Alphabet CEO Sundar Pichai gestures during a session at the World Economic Forum (WEF) annual meeting in Davos on January 22, 2020.
Fabrice COFRINI | AFP | Getty Images
As Google tries to navigate an unfamiliar environment of slowing growth, cost-cutting and employee dissent over cultural changes, CEO Sundar Pichai finds himself on the defensive.
At a company-wide meeting this week, Pichai faced tough questions from employees related to cuts in travel and entertainment budgets, performance management and potential layoffs, according to an audio recording obtained by CNBC.
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Pichai was asked, in a question that was highly regarded by employees of Google’s internal Dory system, why the company was “expensive employees” by cutting travel and sales budgets at a time when “Google has record profits and huge cash reserves,” as it happened after the pandemic.
“How should I say it?” Pichai began his measured reply. “Look, I hope you all read the news, externally. The fact that, you know, we’re a little bit more responsible during some of the toughest macroeconomic conditions in the last decade, I think it’s important as a company that we come together to get through times like this.”
The latest all-hands meeting comes as Alphabet, Meta and other Google parent tech companies face a host of economic challenges, including a potential recession, rising inflation, rising interest rates and subdued ad spending. Companies that for the past decade or more have been known for high growth and an abundance of fun perks are seeing what’s on the other side.
In July, Alphabet reported its second straight quarter of weaker-than-expected earnings and revenue, and third-quarter sales growth is expected to reach single digits, down from more than 40% a year earlier. Pichai acknowledged that it’s not just the economy that has caused challenges at Google, but also the expanding bureaucracy at Google.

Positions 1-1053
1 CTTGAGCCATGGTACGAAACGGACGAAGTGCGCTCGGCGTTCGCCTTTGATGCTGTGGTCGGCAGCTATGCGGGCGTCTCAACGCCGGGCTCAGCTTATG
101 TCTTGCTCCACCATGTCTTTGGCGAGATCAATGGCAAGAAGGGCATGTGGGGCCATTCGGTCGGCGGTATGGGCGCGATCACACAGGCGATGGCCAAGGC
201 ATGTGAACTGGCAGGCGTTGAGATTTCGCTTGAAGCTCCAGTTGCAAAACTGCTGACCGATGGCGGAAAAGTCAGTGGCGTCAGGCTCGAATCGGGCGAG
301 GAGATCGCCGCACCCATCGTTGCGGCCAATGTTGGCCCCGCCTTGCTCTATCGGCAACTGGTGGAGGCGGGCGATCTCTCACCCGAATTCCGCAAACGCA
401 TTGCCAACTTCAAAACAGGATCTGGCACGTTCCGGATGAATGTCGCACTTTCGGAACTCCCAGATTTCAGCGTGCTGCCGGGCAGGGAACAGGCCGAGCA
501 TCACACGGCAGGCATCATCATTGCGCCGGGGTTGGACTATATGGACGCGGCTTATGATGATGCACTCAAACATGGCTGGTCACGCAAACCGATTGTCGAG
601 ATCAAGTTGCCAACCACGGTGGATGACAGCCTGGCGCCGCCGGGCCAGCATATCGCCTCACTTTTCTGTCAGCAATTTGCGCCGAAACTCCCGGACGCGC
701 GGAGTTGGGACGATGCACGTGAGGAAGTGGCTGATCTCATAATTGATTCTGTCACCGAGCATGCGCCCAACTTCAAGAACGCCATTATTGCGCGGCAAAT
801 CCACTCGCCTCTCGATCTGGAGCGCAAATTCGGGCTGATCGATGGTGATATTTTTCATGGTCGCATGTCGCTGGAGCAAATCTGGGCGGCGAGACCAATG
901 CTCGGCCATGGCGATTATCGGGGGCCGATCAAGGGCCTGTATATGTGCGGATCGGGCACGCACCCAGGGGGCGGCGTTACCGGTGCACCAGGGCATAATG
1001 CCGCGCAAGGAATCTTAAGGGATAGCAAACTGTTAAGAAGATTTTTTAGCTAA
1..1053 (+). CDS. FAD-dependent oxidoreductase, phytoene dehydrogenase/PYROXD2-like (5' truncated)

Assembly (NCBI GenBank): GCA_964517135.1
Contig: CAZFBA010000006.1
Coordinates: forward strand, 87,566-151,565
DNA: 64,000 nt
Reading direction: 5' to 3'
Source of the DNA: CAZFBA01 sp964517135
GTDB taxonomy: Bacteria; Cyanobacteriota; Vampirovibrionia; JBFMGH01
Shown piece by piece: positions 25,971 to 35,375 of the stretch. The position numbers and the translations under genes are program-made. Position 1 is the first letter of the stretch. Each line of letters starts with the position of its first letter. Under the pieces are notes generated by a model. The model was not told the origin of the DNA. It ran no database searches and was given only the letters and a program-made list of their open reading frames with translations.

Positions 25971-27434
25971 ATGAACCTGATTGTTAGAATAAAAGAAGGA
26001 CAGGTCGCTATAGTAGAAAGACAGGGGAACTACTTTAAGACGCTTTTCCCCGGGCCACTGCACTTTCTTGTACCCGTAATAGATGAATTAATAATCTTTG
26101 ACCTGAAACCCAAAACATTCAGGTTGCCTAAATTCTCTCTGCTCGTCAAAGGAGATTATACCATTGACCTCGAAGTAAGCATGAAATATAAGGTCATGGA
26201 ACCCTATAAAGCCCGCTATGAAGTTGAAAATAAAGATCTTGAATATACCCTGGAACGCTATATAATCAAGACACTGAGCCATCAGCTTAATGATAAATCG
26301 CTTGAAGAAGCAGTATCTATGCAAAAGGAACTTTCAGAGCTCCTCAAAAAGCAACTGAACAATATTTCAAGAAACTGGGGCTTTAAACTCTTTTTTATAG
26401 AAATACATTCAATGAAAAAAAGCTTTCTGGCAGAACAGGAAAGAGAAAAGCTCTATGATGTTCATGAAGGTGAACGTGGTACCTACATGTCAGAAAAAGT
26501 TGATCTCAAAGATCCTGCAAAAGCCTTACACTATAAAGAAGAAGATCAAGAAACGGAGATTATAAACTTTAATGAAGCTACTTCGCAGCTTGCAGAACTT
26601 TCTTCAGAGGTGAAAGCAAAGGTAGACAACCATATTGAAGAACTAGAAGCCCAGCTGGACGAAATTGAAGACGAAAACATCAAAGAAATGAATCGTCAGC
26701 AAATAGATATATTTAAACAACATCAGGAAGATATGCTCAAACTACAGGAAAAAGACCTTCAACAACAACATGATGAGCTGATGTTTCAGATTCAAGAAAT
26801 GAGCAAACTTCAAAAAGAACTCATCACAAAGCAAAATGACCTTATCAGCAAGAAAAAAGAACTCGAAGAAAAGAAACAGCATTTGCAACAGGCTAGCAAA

Still, he sounded irritated at times during the meeting and reminded officials that “we can’t always choose the macroeconomic conditions.”
After the company’s headcount increased during the pandemic, CFO Ruth Porath said earlier this year that she expected some economic problems to persist in the near term. Google canceled the next generation of its Pixelbook laptop and cut funding to its in-house incubator Area 120.
Google launched an effort in July called the Simplicity Sprint, which aimed to solicit ideas from its more than 174,000 employees on where to “get better results faster” and “eliminate waste.” Earlier this month, Pichai said he hoped to make the company 20 percent more productive while slowing hiring and investment.
How to be more productive